“No to compulsory hijab,” chanted the women’s movement for justice and freedom in response to the Taliban’s plan to make the hijab compulsory.
On Monday, May 9, members of the movement held a rally in the Afghan capital Kabul, declaring the compulsory “misogyny” of the hijab that has plunged society into darkness and authoritarianism.
The protesters also passed a resolution declaring that the Taliban interferes in the most personal aspects of women’s lives and that this constitutes a flagrant violation of the individual, social and civic rights of a human being.
They claim that by doing so, the Taliban will gain complete control over women.
The women protesters from the Justice and Freedom Movement claimed that women’s dress in Afghanistan has always been Islamic and religious, and that wearing this style of dress or any other is a completely personal choice.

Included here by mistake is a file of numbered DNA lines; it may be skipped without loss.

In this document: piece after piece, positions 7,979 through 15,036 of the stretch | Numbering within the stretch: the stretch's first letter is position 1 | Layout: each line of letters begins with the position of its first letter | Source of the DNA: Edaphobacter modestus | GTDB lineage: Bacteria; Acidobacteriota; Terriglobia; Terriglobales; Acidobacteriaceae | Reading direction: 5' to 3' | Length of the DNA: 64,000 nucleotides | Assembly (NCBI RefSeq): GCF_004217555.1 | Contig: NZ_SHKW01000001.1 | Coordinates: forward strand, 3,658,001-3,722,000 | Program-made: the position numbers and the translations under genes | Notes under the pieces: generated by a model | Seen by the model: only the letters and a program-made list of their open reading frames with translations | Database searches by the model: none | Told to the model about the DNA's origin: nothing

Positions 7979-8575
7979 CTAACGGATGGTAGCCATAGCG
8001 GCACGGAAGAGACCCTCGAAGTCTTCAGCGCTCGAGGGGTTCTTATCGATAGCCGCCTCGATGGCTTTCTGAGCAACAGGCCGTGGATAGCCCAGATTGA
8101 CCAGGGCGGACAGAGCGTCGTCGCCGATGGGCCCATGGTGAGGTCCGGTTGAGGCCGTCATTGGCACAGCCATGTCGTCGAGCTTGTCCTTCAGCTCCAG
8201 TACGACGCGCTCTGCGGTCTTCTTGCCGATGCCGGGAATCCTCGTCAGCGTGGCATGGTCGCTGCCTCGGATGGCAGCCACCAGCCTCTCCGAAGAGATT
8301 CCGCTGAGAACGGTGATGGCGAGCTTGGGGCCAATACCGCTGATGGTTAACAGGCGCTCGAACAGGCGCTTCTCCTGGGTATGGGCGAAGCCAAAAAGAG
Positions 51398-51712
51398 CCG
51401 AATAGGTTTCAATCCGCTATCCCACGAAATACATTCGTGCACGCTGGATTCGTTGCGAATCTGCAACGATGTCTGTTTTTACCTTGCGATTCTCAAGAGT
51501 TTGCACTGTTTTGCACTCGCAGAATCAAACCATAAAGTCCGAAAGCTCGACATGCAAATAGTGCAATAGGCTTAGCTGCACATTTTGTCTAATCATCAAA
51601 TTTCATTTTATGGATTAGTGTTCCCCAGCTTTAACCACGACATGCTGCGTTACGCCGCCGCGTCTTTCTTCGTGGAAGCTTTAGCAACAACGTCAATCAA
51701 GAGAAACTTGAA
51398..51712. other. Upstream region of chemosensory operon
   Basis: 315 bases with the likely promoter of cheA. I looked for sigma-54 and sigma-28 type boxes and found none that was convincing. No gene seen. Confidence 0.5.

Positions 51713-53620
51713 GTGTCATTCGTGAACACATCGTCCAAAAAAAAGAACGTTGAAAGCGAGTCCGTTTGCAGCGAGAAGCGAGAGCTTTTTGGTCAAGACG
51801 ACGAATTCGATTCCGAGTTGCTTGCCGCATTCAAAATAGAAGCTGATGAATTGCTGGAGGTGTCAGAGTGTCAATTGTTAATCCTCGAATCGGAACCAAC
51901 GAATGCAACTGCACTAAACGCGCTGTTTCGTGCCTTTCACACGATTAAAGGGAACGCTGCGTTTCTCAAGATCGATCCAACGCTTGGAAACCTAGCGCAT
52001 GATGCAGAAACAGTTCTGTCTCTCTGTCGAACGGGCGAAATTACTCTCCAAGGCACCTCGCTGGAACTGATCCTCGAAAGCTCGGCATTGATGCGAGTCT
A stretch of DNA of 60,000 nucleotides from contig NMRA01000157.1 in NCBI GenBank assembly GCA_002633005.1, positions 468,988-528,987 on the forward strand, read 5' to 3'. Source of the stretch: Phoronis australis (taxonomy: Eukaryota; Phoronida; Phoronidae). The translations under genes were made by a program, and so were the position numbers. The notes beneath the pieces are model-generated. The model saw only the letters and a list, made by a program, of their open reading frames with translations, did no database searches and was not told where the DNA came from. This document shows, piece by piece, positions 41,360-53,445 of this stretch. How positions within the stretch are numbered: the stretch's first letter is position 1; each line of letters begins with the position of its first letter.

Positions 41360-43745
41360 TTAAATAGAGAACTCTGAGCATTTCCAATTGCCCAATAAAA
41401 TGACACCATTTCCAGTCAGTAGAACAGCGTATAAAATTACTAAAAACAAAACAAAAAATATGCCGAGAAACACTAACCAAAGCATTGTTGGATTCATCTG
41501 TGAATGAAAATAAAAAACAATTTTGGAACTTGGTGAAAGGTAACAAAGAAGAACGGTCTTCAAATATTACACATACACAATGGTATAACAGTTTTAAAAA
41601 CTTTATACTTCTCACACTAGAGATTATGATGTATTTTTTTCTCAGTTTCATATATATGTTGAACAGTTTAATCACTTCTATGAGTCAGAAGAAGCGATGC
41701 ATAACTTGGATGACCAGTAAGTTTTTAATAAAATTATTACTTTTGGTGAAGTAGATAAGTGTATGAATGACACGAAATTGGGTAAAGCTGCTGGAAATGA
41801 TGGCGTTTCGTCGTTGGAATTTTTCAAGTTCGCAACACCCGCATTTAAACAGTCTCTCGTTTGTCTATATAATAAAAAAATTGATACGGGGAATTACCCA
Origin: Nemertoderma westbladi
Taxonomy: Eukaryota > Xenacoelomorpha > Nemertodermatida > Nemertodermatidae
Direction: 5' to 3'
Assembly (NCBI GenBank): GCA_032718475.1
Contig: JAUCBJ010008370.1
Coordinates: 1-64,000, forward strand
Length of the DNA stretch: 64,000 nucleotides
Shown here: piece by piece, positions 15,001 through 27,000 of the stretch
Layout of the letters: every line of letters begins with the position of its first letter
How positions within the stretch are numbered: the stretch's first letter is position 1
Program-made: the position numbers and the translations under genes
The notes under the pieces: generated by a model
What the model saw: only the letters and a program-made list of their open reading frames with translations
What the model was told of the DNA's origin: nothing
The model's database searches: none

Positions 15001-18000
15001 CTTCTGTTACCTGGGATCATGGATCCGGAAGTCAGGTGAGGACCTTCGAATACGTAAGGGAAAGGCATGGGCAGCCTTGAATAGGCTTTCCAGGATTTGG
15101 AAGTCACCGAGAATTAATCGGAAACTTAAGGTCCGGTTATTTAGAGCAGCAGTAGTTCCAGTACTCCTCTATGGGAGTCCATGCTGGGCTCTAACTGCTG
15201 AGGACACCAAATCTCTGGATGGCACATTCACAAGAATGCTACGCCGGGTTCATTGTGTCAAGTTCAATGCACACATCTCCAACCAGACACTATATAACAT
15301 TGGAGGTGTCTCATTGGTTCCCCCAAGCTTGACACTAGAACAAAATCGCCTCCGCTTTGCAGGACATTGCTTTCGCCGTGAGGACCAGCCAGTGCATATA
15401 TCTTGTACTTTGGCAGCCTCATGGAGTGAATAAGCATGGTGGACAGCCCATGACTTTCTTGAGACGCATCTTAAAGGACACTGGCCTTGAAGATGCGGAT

They further claimed that the burqa (Chadari) is a “tribal tradition” imposed on all women in Afghanistan, rather than an “Islamic culture”.
Protesters see the Taliban’s recent decree as an attack on the culture of other ethnic groups in Afghanistan, and say it is unethical to impose the culture and cover of one tribe on other groups ethnic.
These women urged artists, scholars and other prominent members of Afghan society to speak out against this harsh and “oppressive” decision.
Women of the Justice and Freedom Movement have warned men that unless they stand up to the Taliban, a dreadful situation will prevail and will extend to men as well.
The international community and aid agencies have also been called upon to pressure the Taliban to stop oppressing women.
Afghan women were encouraged to avoid being touched and were persuaded to wear their everyday clothes during the protest.
In a recent decree, the Ministry for the Propagation of Virtue and the Prevention of Vice declared that adult women must wear the hijab and that the parents of women who do not wear it will be imprisoned and tortured.